Of Mystics and Miracles and other Essays

— Manoj Das


Price: Rs 600

Pages: 376
Dimensions (in cms): 14x22
ISBN: 978-93-84101-39-8
Hard Cover
Publisher: Sagnik Books, Kolkata

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About Of Mystics and Miracles and other Essays

This collection of articles and transcribed talks by the creative writer Manoj Das offers the reader the opportunity to explore a different aspect of his writing. Solicited to speak by various institutions or organisations or asked to write by editors on any number of topics, the author shares his insights and perceptions on literature and education, mysticism and yoga, mythology and legends, social issues of the day, and some thoughtful pieces on a few great writers and Indian revolutionaries. Every essay evidences something of his style as a storyteller, and throughout these pages runs the stream of Sri Aurobindo’s thought and the influence it had on the author’s life and development.


There are books one reads for information, entertainment, or inspiration, but there are also books one reads simply for the good company they provide. Manoj Das’s Of Mystics and Miracles and other Essays belongs to that last category. Those who have read or heard his stories before may find things they already know, but the book is none the less for it. The simple presence of the author is in the end what makes this book a joy to read. Although it may take time to read the book from beginning to end, you will not regret buying it, because of the wonderful cover from which his smile will delight you.

This is not to say that it does not provide information, entertainment and inspiration, it does all that, but, for me at least, that is not its greatest merit. The cover of this book says it contains essays, but most of them are actually slightly reworked transcripts of talks given by the author on a surprisingly vast range of occasions. Manoj Das has a huge, perhaps unequalled, stock of anecdotes up his sleeve — from literature, history and his own rich life — and the storyteller that he is, he uses from there whatever it takes to populate and enrich the tapestries he weaves to fit the various occasions on which he is asked to speak.

A typical example is a short essay on the theme of translation, about which he spoke at the 20th World Book Fair in 2012. It begins with the story of the ancient Babylonians who attempted to build a tower that would reach the heavens. To punish them for their audacity, the gods made them wake up one morning to discover none could understand the language of the other, so that in the end all went off in different directions, leaving the tower incomplete. Manoj Das then speaks of the role translations played in the history of India; relates how an Odia translation of Uncle Tom’s Cabin brought tears to a local woman’s eyes; and ends with a sophisticated theory of translation illustrated with Sri Aurobindo’s rendering of Kalidasa in English.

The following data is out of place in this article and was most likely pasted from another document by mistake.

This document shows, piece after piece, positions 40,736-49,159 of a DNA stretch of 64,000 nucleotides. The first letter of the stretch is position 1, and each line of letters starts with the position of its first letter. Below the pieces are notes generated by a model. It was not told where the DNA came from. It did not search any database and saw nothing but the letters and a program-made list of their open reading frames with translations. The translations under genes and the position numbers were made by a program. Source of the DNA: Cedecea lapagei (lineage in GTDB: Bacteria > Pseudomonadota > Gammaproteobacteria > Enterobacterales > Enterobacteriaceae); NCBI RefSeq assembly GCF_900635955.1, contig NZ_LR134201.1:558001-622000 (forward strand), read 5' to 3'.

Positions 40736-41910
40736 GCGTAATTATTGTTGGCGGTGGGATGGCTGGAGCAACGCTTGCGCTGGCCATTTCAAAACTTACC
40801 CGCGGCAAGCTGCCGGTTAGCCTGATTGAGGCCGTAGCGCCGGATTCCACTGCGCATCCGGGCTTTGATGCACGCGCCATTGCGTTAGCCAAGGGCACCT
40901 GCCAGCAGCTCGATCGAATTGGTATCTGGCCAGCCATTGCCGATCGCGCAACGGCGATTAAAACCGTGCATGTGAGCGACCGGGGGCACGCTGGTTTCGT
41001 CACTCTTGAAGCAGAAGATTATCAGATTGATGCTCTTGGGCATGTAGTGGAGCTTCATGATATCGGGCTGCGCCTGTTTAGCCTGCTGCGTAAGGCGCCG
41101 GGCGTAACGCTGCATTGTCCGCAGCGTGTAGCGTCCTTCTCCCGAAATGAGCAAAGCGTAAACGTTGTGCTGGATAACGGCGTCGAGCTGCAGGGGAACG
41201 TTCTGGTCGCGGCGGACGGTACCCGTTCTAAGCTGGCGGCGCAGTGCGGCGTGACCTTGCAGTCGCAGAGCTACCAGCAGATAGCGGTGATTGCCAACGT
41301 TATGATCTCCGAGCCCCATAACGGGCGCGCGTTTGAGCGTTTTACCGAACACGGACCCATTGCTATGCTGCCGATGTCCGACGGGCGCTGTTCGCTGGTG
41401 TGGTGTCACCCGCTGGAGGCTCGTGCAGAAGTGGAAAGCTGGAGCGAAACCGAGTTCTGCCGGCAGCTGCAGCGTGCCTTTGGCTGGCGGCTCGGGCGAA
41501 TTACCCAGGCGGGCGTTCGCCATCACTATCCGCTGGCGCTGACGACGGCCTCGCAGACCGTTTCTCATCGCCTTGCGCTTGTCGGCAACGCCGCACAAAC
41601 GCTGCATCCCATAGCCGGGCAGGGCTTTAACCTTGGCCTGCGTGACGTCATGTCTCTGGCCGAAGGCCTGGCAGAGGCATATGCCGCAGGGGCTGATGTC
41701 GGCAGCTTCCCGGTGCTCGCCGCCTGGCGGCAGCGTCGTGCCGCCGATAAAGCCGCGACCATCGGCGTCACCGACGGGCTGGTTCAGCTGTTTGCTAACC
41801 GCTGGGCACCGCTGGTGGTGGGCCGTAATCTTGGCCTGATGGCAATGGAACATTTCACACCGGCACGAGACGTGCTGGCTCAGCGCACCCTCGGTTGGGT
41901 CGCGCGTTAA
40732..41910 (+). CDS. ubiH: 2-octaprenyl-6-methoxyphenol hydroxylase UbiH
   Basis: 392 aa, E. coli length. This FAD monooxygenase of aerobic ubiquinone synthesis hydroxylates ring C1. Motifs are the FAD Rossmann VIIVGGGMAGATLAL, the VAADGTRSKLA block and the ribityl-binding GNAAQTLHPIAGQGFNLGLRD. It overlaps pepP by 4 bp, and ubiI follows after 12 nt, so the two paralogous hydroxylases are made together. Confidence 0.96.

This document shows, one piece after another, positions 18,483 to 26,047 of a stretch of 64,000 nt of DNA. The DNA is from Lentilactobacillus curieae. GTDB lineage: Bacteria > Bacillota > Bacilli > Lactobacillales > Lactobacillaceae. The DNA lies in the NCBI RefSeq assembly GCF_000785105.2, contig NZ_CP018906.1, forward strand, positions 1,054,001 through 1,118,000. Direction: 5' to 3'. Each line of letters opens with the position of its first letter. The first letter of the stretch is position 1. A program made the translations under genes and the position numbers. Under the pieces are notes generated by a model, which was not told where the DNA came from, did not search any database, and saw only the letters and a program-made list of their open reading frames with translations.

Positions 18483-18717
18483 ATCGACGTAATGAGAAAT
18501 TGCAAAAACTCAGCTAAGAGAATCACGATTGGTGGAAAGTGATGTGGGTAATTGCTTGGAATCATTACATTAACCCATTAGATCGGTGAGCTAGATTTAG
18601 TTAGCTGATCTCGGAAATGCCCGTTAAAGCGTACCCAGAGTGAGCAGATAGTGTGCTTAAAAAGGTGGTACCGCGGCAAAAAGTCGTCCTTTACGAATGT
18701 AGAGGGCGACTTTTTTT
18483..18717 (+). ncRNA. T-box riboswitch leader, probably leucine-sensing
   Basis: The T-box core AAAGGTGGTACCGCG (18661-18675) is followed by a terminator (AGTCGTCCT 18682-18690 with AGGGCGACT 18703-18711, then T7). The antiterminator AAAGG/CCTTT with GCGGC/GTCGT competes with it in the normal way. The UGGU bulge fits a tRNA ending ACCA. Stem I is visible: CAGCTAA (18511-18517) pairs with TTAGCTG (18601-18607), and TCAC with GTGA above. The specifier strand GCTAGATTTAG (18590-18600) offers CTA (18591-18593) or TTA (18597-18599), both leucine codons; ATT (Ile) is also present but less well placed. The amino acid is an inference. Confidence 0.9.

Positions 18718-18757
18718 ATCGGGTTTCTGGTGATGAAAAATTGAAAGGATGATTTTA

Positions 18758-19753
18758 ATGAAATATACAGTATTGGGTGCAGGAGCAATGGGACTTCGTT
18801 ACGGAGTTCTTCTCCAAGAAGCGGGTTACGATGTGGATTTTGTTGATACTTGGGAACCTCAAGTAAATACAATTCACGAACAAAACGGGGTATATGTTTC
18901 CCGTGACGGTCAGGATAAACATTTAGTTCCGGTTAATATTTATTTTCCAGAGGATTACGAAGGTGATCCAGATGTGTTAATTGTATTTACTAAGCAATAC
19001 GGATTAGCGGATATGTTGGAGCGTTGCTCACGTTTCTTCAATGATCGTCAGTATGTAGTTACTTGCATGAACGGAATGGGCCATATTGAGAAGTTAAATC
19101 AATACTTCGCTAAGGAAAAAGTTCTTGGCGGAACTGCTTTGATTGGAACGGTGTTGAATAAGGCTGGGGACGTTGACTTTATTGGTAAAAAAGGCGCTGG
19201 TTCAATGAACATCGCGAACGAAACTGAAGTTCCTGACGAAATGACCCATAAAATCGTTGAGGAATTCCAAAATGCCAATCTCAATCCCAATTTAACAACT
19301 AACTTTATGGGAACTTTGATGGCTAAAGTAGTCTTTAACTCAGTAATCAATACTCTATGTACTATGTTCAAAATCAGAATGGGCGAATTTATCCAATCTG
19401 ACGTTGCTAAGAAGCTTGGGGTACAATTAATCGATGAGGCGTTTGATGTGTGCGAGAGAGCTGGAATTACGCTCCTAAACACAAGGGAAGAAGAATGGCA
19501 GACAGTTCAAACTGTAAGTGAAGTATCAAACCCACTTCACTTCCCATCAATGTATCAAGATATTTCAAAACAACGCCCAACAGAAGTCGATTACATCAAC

In “The Lost World of Ancient Raconteurs” we are treated to a touching description of the aides to the priests attached to a major temple, who would go to distant villages to collect pilgrims who longed for the darshan of their favourite deity. As they journeyed together, intimacy grew, and the pilgrims posed their questions on the mystery of suffering and death—questions that were answered through stories. Mystic mendicants who accompanied travellers also entertained them with stories full of wit, insight, and, on occasion, the revelation of spiritual truth. Manoj Das, a supreme raconteur himself, then tells a series of stories to illustrate various issues. From the sadhu who solved the problem of a farmer’s recalcitrant cow, to the simple lad Bholanath who came in a roundabout way to the realisation that he too was Brahma, we experience the warmth of the author’s own conviction in the wisdom of these tales.

Still, this book is not only a collection of stories. There are also serious essays that show his concern for the social and political upheavals of our times. A typical example is “The Message of the Departing Century” in which Manoj Das looks at the lessons of the two great world wars and the collapse of the institutions belonging to the old world order – monarchy, empires and colonies, feudalism – noting that their ghosts found renewed life in the cold war between the superpowers and the entitlement and privilege assumed by the “petty politicos who conducted themselves like potentates”. He ends that essay with extensive quotations from Sri Aurobindo and the remark that, while freedom may have been won on many fronts, the ultimate freedom is still to be won: our freedom from Ignorance.

Some of the essays are really striking, others perhaps less so, but what makes each essay a joy to read is the love and respect that is present in all of them for the “weird and wonderful” tribe to which we humans belong. Even where he is perfectly clear that he condemns the things we do — especially all that is ugly, and the senseless cruelty people inflict on each other — underneath that condemnation one can still feel his love, not only for the victims but even for those who commit men’s endless list of crimes and follies. It is the depth of his concern for humanity that is the real message of this book.

—Matthijs Cornelissen

Dr Cornelissen teaches Psychological Aspects of Sri Aurobindo’s Work at the SAICE and is the founder-director of the Indian Psychology Institute.


June 2019